This creative approach helps reawaken a sense of curiosity to share scientific topics in an accessible way for both physicists and non-physicists alike.
“I thought [the talk] was great, because I learned what condensed-matter physics was, which I wondered about for about 35 years,” said Melissa Franklin, Mallinckrodt Professor of Physics at Harvard and organizer of the book talk.
Jeff Mayersohn, co-owner of the Harvard Book Store and fellow event organizer, also enjoyed the talk. “I loved it also because I learned what condensed-matter physics was,” said Meyerson, “but also I learned about this potentially very exciting development in the field of condensed matter physics which I thought they explained beautifully.”
The development in question was announced at the American Physical Society’s March meeting, the largest gathering of condensed matter physicists in the world. This new finding was the establishment of superconductivity under ambient conditions — essentially, a superconductor that exists at room temperature. Flicker and Yao discussed these latest developments in the field with both the ease of knowledgeable experts and the accessible manner of science communicators.
“For humanity, it’s monumental,” Flicker explained. “You can now pass electricity from one place to another without losing any at all.”
Indeed, the talk featured a discussion of many fascinating topics in condensed matter physics, and many of Yao’s questions were geared towards unpacking the science and non-fiction aspects of the book. Together, the two scientists discussed different kinds of physicists, the concept of a quasiparticle, and the importance of noise in condensed matter physics — all topics that Flicker illustrates through magic and wizardry in his book. Yao’s thoughtful and eloquent comments allowed Flicker to delve deeper into the physics of the talk.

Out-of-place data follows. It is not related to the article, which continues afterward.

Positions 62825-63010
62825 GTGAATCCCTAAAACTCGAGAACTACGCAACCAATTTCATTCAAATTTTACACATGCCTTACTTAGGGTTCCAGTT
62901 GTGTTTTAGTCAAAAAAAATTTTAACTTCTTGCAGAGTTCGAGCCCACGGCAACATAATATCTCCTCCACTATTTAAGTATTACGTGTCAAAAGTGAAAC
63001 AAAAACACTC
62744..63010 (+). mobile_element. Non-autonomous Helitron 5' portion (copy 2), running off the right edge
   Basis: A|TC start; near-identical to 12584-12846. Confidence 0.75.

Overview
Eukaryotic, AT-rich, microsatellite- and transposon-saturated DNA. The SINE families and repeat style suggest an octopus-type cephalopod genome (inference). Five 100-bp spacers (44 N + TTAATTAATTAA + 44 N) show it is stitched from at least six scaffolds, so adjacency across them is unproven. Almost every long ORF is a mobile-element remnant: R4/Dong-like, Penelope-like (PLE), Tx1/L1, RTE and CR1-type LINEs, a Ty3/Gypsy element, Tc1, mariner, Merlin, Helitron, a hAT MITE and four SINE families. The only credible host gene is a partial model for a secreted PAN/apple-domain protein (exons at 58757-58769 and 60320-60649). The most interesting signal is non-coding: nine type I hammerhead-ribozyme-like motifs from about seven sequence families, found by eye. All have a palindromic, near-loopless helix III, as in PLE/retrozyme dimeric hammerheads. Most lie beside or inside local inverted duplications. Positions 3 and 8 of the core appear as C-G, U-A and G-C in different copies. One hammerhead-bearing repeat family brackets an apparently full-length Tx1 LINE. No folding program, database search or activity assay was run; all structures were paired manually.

The talk felt like an informal but highly articulate conversation between two friends and intellectual peers. Both physicists referred to each other fondly as “Norm” and “Felix,” and audience members could sense the joy of a reunion between friendly colleagues after many years.
The reception afterwards featured a book-signing and opportunities to speak with Flicker and Yao about the talk. “It is just super special to have people who can communicate science come and tell you about how they communicate science and why they were interested in writing a novel or a book,” said Yao.
Yao explained that he enjoyed getting to moderate such a talk after having attended these types of events as an undergraduate: “Now being able to be on the other side with a post-doc of mine was super special … It's a full circle feeling.”
“My main hope in writing the book was to recruit new people to condensed matter physics … from as diverse a range of backgrounds as possible,” wrote Flicker in an email to The Crimson. “I hoped the fictional parts might help reach people who might not naturally read a popular science book, but who might find the links to magic and fantasy approachable.”
—Staff writer Arielle C. Frommer can be reached at firstname.lastname@example.org.